MANAGING Your Retirement Income
Social Security Strategies
Social Security planning plays a vital role in retirement income management. The amount, as well as the longevity, of one's retirement income streams is directly impacted by decisions related to the timing of receipt of one's Social Security retirement benefits as well as the implementation of other income tax planning strategies before any benefits are received.
There are opportunities both before and after the commencement of receipt of benefits to employ varous Social Security planning techniques to enhance one's Social Security income. Retirement Income Center has significant expertise and experience with analyzing and recommending Social Security strategies.
This is definitely an area where one size doesn't fit all. As with other types of financial planning where there are multiple potential courses of action, emotion and perception often influence decision making. This is especially true in the Social Security arena when it comes to assumptions about longevity and potential legislation changes.
Until recent years, most of us thought of Social Security as our retirement income security blanket. Even if they had other sources of reitrement income that were greater in amount, retirees knew that, come hell or high water, they would receive a monthly check or electronic deposit from the Social Security Administration. This feeling of comfort was based on a long-standing history of benefits being paid to workers when they retired at age 65 beginning with the enactment of the Social Security Act of 1935 by President Franklin D. Roosevelt and the first payment of monthly benefits in 1940.
Planning for the Frays in Your Social Security Blanket
Planning for Social Security has become more important over the years as a result of the enactment of various legislation in connection with direct and indirect benefit reductions. The most significant indirect benefit reduction was the imposition of a tax on Social Security benefits. Beginning in 1984, up to 50% of benefits became taxable if one's income exceeded certain thresholds. The percentage of taxable Social Security benefits increased from 50% to 85% in 1993 for "higher income" beneficiaries.
Even though it would be 65 years (how ironic!) from the enactment of the Social Security Act in 1935 until the beginning of the increase of the sacred age of 65 for receipt of full retirement benefits, beginning in 2000, those individuals born after 1938 were required to wait longer to begin receiving their full retirement benefit. Since then, the commencement of full retirement benefits is based on year of birth, with a delay until age 67 for those born in 1960 and later.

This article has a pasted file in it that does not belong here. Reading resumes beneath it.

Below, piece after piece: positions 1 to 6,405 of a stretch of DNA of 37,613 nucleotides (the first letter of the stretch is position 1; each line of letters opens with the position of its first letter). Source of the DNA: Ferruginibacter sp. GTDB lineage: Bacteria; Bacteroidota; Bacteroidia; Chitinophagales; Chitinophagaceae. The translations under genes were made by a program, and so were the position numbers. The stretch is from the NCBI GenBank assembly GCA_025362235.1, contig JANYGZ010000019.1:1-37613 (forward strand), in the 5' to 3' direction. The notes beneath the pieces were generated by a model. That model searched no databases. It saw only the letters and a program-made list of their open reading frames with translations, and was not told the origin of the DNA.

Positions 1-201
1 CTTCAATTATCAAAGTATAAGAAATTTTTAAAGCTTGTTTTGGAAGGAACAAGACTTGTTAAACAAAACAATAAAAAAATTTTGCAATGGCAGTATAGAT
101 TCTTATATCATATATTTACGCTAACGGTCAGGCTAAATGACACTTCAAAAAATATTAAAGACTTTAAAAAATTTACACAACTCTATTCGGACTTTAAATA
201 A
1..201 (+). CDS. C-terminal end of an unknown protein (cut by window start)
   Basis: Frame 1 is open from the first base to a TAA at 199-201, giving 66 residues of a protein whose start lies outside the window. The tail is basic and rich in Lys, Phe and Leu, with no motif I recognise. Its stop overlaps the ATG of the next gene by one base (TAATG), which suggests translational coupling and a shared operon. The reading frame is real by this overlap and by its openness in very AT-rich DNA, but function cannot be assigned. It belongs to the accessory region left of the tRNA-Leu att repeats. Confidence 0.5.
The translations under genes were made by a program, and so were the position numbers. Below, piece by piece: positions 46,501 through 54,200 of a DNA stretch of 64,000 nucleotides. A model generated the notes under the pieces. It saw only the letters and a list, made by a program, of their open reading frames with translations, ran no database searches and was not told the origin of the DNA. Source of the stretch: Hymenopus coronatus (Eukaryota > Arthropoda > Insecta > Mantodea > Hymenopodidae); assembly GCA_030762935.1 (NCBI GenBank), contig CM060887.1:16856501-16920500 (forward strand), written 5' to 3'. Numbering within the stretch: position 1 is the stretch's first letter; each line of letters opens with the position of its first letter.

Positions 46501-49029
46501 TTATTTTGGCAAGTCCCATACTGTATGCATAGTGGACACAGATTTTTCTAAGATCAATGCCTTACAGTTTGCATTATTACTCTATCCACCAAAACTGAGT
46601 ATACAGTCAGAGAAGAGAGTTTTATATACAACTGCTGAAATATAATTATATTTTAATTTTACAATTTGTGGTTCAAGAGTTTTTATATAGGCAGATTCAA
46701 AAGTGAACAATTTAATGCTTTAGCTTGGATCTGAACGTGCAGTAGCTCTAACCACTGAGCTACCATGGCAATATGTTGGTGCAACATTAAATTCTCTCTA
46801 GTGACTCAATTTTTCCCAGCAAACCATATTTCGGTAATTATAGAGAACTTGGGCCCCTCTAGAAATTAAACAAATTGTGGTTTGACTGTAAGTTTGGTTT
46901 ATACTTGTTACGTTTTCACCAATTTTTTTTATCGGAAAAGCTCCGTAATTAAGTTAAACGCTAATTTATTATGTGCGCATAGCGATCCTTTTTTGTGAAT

Although statutory cost of living adjustments, or "COLA's," were implemented beginning in 1975, there were two consecutive years, 2009 and 2010, where there were no adjustments.
One other noteworthy item in connection with Social Security benefit planning is the affect of increasing Medicare Part B premiums on one's Social Security payment. While Social Security payments cannot decrease from one year to the next as a result of an increase in the Part B premium for "lower-income" individuals, this isn't the case for "higher-income" recipients, i.e., those with modified adjusted gross income ("MAGI") of $85,000 or more. Beginning in 2007, "higher-income" individuals have been subject to higher Medicare Part B premiums that increase as their MAGI exceeds specified thresholds.
As is evident from the legislative history, the Social Security retirement income security blanket, while still intact, is inarguably frayed. With fewer employees paying into the system, increasing numbers of eligible recipients, and record budget deficits, a perfect storm is in place for further benefit reductions and a potential Social Security tax rate increase. Planning for alternative sources of retirement income has never been more important than it is today.
As previously stated, Retirement Income Center has significant expertise and experience with analyzing and recommending Social Security strategies. Robert Klein has written several informative pieces about this topic in Retirement Income VisionsTM blog posts beginning with the March 15, 2010 post, Want to Reduce Taxable Social Security Benefits? Consider a Roth IRA Conversion. This was followed by a weekly series about Social Security strategies, beginning with the September 27, 2010 post, Plan for the Frays in Your Social Security Blanket - Part 1 of 2 through the April 18, 2011 post, Roth IRA Conversions - Don't Let the Tax Tail Wag the Dog - Part 5 of 6.